Of course, this also means you’ll want to take care while you take your measurements – don’t be afraid to measure twice! You can read more about how to measure a door on this page.

First, take measurements of the opening for the door for the width and height of the door. It’s a good idea to measure for width near the top, bottom, and center of the door.

In addition, remember to measure the entire door frame, not just within the door jamb. Instead, measure from the trim. 

From there, all you must do is take those measurements and compare them to the dimensions of the screen door options that you’re looking at. 

Can I Install My Own Screen Door? 

Contractor installing screen door Yes! In fact, installing your own screen door isn’t even a particularly complicated DIY either. This is a general concept, though, and more complicated types of screen doors may be harder to install than others. 

To start, the easiest screen door to add yourself is a simple hinged screen door. That’s because all you need to do is fit the screen door in the opening and then add on hardware like hinges and handles.

By comparison, an option like a retractable screen doors would prove more complicated since they need a housing rather than to just swing open on a hinge. The manufacturer of the door is likely to offer additional insight on how to install different models that you might be considering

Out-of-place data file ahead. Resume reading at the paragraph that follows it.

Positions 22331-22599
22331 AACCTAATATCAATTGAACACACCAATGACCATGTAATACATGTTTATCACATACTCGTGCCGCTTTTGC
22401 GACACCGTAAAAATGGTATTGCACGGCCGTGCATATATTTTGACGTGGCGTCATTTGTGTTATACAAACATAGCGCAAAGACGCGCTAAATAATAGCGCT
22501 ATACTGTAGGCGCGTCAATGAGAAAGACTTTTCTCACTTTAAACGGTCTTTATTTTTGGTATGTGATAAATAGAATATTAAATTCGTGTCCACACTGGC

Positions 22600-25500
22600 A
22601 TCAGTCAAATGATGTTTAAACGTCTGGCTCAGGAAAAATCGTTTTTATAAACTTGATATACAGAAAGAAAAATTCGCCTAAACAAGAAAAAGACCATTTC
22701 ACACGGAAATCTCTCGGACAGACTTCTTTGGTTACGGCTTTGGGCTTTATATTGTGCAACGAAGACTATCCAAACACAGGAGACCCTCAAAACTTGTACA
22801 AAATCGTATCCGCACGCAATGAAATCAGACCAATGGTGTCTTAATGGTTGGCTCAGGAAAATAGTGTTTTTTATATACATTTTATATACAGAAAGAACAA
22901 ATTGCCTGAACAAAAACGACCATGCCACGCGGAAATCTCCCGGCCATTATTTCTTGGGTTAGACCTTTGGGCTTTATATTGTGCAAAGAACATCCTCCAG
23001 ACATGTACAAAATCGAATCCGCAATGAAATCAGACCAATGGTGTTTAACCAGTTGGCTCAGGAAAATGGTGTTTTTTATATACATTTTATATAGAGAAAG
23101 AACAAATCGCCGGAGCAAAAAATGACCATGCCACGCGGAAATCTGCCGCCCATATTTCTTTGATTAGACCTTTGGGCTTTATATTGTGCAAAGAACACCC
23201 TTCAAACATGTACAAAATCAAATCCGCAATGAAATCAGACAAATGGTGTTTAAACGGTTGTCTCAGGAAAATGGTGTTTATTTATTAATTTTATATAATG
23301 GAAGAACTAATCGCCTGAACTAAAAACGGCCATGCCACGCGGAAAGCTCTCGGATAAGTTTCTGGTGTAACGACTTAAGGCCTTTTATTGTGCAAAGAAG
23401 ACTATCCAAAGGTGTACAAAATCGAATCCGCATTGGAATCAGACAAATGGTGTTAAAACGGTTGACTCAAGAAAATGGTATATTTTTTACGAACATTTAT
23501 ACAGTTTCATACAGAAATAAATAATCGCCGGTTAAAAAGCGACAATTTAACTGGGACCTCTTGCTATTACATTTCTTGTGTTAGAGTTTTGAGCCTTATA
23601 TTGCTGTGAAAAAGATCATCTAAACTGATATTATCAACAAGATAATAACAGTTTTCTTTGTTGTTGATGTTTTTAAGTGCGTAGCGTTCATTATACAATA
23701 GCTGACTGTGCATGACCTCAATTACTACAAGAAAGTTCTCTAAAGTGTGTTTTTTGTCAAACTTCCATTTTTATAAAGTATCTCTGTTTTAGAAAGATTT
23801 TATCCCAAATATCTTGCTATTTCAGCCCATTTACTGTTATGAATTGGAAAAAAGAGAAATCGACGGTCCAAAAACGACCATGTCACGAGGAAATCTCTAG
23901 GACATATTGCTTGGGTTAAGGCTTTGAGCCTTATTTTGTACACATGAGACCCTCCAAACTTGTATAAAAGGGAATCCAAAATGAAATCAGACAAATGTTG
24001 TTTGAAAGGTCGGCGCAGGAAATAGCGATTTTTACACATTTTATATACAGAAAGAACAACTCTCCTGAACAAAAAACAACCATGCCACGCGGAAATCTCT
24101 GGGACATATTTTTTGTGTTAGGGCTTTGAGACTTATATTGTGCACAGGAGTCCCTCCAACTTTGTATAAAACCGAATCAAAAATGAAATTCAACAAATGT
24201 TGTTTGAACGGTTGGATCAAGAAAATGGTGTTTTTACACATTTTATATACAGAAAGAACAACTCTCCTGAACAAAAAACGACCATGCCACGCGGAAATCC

What Type Of Screen Door Is Best? 

Screen door with handle We’ve gone over a lot of options here, so what’s the best choice when considering a type of screen door? While all of these options offer their own unique advantages and disadvantages, some have a distinct versatility that offers more benefits than the others. 

If you want the option to have a screen or glass plus all of the security, fresh air, view, and durability that this type of door has to offer, a storm door is actually a great choice.

In particular, an option like a roll over storm door or a ventilated storm door that will allow you to switch between using the glass and screen without much effort on your part. 

As for the materials that make up the door, opting for a metal option like a steel screen door will give you the most strength and durability.

Screen doors offer a lot of benefits from giving you a breath of fresh air to just opening up and connecting the indoor and outdoor parts of your home a little more – like a screen opening out to a back porch. We hope with what you’ve learned here, you’ll have no trouble finding the perfect type of screen door for your space.

Leave us a comment below if there’s something we missed or to share your favorite type of screen door. See more related content in our article about how to cover glass doors for privacy on this page.

Leave a Reply

Your email address will not be published.

Granite Backsplash Ideas (Types & Design Guide)

How To Remove Granite Backsplash